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Thailand is a constitutional monarchy. The King of Thailand has a significant moral influence over the country but the day-to-day affairs are handled by a prime minister and Parliament.
We are usually in Thai speaking churches but on occasion, we have had the opportunity to worship at an English speaking church while in Bangkok. I don't know enough about any of them to give an unqualified endorsement, although at the ones we have had occasion to visit, the experience has been positive on the whole. Check out their websites for more information, directions, and worship times.
International Church Bangkok (http://www.icbangkok.org/) describes themselves like this: "ICB's morning worship is in a traditional Presbyterian style. Evening worship is sort of InterVarsity meets casual contemporary. We are a church where anyone (Christian or non-Christian) can come and draw close to Jesus in an atmosphere that is safe, honest, and open. We come from a wide variety of countries, cultures and ways of thinking about just about everything. What we have in common is a love for (and an interest in learning about) Jesus. He is at the center of everything we do."
If you are currently living in Thailand, please see the links in my article on A Brief Survey of Thai Bible Translations.
Living Outside of Thailand?
If you are living outside of Thailand, you can order directly from the Thailand Bible Society in Bangkok, and they will ship internationally to you. The postage will be expensive but you'll have lots of choices in Bibles (Thai only, Thai-English, NT only, etc.). The Thailand Bible Society produces the Thai Standard Version that is used in the majority of Thai church. To order, click here to go to the Thailand Bible Society website.
Alternatively, you can try ordering from a Bible society (such as International Bible Society/Biblica) or website (such as Amazon.com) located in your home country.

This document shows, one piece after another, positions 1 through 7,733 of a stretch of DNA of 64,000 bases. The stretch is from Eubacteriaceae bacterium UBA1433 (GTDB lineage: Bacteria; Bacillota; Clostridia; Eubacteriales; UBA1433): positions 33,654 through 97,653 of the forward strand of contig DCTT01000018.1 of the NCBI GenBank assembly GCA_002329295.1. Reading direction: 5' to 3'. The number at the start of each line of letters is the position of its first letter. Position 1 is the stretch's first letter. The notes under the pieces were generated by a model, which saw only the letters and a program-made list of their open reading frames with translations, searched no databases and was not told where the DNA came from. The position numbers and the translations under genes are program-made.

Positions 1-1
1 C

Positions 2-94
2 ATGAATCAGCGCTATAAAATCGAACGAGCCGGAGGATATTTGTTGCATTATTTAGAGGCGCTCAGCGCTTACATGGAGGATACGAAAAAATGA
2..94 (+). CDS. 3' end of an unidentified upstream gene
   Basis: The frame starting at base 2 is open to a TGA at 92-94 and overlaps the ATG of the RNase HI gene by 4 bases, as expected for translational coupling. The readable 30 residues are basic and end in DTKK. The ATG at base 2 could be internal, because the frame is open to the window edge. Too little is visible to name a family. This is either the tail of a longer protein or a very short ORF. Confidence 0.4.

In the USA
Thai Standard Version might be available from the American Bible Society. See their website or contact them to ask.
The Thai Easy-to-Read New Testament is available from the Bible League International as a free download. They used to have it for sale as a printed book but it doesn't seem to be on the website anymore. You might contact them to see if they still have any available for purchase.
In the UK
Multiple versions of the Thai Bible are available online at the YouVersion website.
The Thailand Bible Society has a Thai Bible iPhone app in the iTunes store.
An NIV-like translation of the Thai Bible is available from the International Bible Society for download at their website.
The Thai King James Version (KJV) is available for purchase or download from Philip Pope's website.
An audio Thai Bible, a free MP3 download is available at Faith Comes by Hearing
Although Buddhism is the predominant religion of Thailand and has the official sanction and support of the government, there is freedom of religion for all people in Thailand. There is no government opposition to the open and free practice of Christianity or other religions. However, Thai Buddhists who become Christians (or Muslims or some other religion) often face opposition from their families and friends and experience social pressure to return to Buddhism. This pressure can be very strong during family and community activities such as weddings, funerals, and neighborhood events. To not participate in the Buddhist or spirit-worship aspects of these activities can be misunderstood as disloyalty to family or nation.
About 95% of Thai are Buddhist. 4% are Muslim and about 1% are Christian or other. Less than 0.5% could be counted as evangelical.
We are sent by, and responsible to, our home churches in the United States but are working in Thailand through OMF International, an inter-denominational missionary organization that includes missionaries from a variety of countries and Protestant churches. Sun’s home church is Calvary Church of Santa Ana and Karl is an ordained minister in the Presbyterian Church in America (PCA).
In the absolute sense, we will never be fluent in Thai, at least not in the way that a native speaker is fluent. However, for practical purposes, both of us can hold our own in most conversations in Thai, although we often don’t get 100% of everything that is being said. We can read and write Thai although admittedly much slower than we can read and write English. The Thai language has its own alphabet and is read left to right.
We can share the Gospel in Thai and Karl preaches in Thai about once a month although it will take a long long time before we are anywhere near a native speaker. Thai is a tonal language and that presents an ever present pronunciation challenge for us.